Conversions are the lifeblood of leads
“Conversions” are a term from analytics that simply means when a site visitor does something that takes them one step closer to becoming a customer. This could be when a visitor fills out a form and “converts” from a site visitor to a lead. It could also represent a series of “micro-conversions” in which a visitor takes a smaller step toward becoming a new customer. These micro-conversions may include downloading a PDF, or even just viewing three or more pages in a session. We like the conversion that happens when a visitor looks at three or more pages on a site (i.e., the visitor converts to a more engaged and interested visitor), because a number of studies have shown a higher percentage of those looking at three or more pages at your site are likely to do business with you. We name this goal in analytics “engaged visitor” and assign a dollar value to it, which I’ll explain below.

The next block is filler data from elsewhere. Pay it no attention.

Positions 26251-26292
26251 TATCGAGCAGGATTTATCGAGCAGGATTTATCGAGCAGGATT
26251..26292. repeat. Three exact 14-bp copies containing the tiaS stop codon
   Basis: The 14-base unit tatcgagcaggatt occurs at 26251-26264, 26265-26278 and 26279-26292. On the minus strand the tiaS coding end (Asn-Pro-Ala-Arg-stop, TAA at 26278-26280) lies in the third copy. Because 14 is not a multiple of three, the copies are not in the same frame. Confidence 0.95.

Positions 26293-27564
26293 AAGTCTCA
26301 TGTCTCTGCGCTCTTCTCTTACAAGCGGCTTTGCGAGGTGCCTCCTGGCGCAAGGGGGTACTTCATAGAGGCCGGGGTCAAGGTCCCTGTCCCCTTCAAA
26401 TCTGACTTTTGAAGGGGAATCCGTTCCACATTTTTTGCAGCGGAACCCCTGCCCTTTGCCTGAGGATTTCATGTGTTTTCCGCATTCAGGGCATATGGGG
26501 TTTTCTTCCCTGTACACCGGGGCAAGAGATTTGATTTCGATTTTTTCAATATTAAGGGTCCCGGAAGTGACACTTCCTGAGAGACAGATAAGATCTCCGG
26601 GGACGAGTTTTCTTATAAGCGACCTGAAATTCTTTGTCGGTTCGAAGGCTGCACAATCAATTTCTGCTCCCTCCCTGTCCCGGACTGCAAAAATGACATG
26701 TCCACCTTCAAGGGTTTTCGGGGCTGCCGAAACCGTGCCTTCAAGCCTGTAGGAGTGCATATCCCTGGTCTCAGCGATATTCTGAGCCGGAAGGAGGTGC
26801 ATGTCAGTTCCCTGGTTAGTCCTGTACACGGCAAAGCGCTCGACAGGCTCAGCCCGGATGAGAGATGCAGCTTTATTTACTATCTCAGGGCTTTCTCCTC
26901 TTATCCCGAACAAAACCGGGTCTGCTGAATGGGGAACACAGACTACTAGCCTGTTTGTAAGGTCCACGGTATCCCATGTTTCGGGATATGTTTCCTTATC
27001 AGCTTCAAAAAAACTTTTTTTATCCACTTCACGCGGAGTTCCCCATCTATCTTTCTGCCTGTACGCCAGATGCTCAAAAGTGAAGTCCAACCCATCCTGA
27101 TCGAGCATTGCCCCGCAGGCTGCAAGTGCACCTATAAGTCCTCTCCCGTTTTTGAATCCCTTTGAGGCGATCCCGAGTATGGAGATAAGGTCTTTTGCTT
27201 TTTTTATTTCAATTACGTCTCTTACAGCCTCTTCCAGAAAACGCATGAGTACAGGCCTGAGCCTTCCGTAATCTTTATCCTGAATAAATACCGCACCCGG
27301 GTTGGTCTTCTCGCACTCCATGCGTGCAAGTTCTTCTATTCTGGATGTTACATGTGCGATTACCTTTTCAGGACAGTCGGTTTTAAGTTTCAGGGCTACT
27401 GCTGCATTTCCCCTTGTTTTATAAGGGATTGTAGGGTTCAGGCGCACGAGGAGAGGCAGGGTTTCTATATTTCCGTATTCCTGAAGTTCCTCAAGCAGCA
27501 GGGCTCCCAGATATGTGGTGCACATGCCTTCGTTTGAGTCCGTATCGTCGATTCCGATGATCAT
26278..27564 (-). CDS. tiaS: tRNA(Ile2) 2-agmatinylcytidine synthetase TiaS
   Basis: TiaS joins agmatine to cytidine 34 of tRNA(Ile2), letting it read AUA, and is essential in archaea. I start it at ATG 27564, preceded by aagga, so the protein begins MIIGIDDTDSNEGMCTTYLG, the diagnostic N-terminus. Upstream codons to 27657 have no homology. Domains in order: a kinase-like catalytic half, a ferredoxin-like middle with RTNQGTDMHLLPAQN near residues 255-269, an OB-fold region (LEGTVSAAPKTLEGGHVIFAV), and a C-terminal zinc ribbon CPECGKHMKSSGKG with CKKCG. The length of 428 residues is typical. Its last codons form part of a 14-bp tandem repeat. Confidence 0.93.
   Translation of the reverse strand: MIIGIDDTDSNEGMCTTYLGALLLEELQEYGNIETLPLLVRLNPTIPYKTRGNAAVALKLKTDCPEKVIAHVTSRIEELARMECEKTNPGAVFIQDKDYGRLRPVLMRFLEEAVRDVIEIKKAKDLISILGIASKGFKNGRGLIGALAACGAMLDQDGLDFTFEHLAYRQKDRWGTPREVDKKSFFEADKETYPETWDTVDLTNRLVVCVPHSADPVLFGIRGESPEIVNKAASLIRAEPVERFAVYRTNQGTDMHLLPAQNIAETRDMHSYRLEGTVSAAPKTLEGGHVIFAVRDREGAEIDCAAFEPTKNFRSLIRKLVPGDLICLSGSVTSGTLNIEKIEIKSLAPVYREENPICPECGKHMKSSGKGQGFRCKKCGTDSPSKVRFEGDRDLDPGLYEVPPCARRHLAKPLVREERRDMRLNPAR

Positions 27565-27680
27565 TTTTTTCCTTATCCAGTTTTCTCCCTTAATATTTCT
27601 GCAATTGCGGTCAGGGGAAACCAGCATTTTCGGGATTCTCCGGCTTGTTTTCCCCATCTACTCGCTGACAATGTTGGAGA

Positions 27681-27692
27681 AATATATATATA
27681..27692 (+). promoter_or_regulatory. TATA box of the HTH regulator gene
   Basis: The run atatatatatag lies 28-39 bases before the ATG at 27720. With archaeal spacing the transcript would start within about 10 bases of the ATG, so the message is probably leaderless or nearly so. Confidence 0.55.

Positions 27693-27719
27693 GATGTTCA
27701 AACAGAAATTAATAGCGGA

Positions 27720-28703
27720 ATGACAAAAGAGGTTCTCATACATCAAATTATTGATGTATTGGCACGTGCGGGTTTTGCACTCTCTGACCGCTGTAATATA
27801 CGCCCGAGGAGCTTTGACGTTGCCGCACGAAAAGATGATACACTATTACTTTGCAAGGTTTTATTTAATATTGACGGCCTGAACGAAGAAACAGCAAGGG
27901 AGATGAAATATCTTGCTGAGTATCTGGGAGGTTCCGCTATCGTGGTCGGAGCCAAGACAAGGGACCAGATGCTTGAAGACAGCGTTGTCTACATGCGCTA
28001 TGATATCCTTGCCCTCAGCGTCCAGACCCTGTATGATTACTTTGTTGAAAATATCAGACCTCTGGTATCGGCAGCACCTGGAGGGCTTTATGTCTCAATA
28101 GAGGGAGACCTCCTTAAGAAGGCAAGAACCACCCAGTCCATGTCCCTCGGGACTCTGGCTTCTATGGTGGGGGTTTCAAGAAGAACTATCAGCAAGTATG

Often we focus on a single landing page to improve conversions on that page alone, though conversions may extend throughout your site in funnel sequences and also into online advertising and emails. One of the best-known methods of improving results on a landing page is via an A/B test — every other visitor to the page sees a different version of the page. Usually, we focus on headline wording, the lead graphic image, and the call to action (CTA).